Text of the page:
α-Amylase Inhibitors from White Bean (Phaseolus Vulgaris)
White bean contains a variety of α-amylase inhibitor isoforms.49 A standardized water extract of non-GMO white kidney beans is available as the branded preparation Phase 2 that has been well documented to inhibit salivary, intraduodenal, and intraileal α-amylase.49 Human studies document significant reductions in postprandial glucose and insulin levels.50 In a randomized, double-blind, placebo-controlled trial involving overweight and obese people, those receiving the white bean α-amylase inhibitor lost weight over 12 weeks, while those receiving placebo gained weight.49 In a study involving mildly overweight people, the white bean α-amylase inhibitor plus 0.5 mg/d of chromium picolinate experienced a significant reduction in body weight, BMI, fat mass, adipose tissue thickness, and waist, hip and thigh circumferences while maintaining lean body mass.51 In conjunction with a 1200 calorie/day, low-fat diet, white bean α-amylase inhibitor combined with inulin and Garcinia cambogia extract resulted in significant drop in weight BMI and percent body fat compared with baseline, while there was no significant change in these parameters in the placebo group.52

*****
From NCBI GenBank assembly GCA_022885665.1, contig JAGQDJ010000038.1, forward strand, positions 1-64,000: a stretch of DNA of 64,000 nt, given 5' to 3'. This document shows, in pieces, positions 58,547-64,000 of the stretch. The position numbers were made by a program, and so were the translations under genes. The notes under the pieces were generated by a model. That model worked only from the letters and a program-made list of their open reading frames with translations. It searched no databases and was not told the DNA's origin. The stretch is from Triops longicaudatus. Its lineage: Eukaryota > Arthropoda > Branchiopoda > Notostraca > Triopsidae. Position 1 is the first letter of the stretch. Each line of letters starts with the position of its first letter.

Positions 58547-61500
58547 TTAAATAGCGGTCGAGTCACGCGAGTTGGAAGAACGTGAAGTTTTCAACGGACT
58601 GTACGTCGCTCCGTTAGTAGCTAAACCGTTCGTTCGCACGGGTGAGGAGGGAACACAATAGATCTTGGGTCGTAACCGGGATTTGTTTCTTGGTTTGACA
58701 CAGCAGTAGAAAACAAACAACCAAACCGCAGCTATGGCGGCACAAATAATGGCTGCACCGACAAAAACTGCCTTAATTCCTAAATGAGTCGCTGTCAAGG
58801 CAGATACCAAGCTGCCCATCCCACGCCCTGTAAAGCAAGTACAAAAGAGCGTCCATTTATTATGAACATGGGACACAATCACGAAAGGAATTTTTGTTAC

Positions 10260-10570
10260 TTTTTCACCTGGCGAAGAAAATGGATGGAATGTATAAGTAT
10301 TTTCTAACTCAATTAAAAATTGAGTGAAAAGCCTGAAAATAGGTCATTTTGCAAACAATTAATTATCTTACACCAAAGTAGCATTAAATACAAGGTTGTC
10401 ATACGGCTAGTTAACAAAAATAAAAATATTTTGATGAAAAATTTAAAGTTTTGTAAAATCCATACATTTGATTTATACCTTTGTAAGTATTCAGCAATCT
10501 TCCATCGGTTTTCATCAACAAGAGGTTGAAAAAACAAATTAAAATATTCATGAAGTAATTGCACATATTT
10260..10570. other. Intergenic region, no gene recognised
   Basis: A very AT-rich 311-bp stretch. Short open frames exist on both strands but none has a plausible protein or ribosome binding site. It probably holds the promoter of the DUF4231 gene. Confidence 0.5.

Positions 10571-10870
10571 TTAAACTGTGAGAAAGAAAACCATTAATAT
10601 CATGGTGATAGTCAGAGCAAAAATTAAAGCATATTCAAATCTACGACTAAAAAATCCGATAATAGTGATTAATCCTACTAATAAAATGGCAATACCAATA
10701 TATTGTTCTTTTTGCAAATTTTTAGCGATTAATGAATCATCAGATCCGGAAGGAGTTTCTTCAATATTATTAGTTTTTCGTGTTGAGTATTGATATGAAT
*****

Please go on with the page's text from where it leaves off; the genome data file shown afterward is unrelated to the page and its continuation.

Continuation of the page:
Conventional approaches to obesity and metabolic syndrome are generally acknowledged to have limited success. The fundamentally moralistic view that obesity is an imbalance between excessive dietary intake and inadequate activity has been demonstrated to be exceedingly simplistic. The appreciation that the pathogenesis of obesity, type 2 diabetes mellitus, and metabolic syndrome involves gastrointestinal dysbiosis and systemic inflammation may well prove transformative to the management of weight and metabolism. While low-carbohydrate and low-fat diets may have similar long-term effects on weight, low-carbohydrate diets appear to offer additional benefits for glucose and lipid metabolism. Probiotics and prebiotics offer exciting modalities to favorably modify gut dysbiosis and reduce systemic inflammation, thereby promoting healthful weight and metabolism. α-cyclodextrin and white bean α-amylase inhibitors offer ways to safely reduce absorption of dietary fat and starch, thereby promoting weight loss and healthful glucose and lipid levels.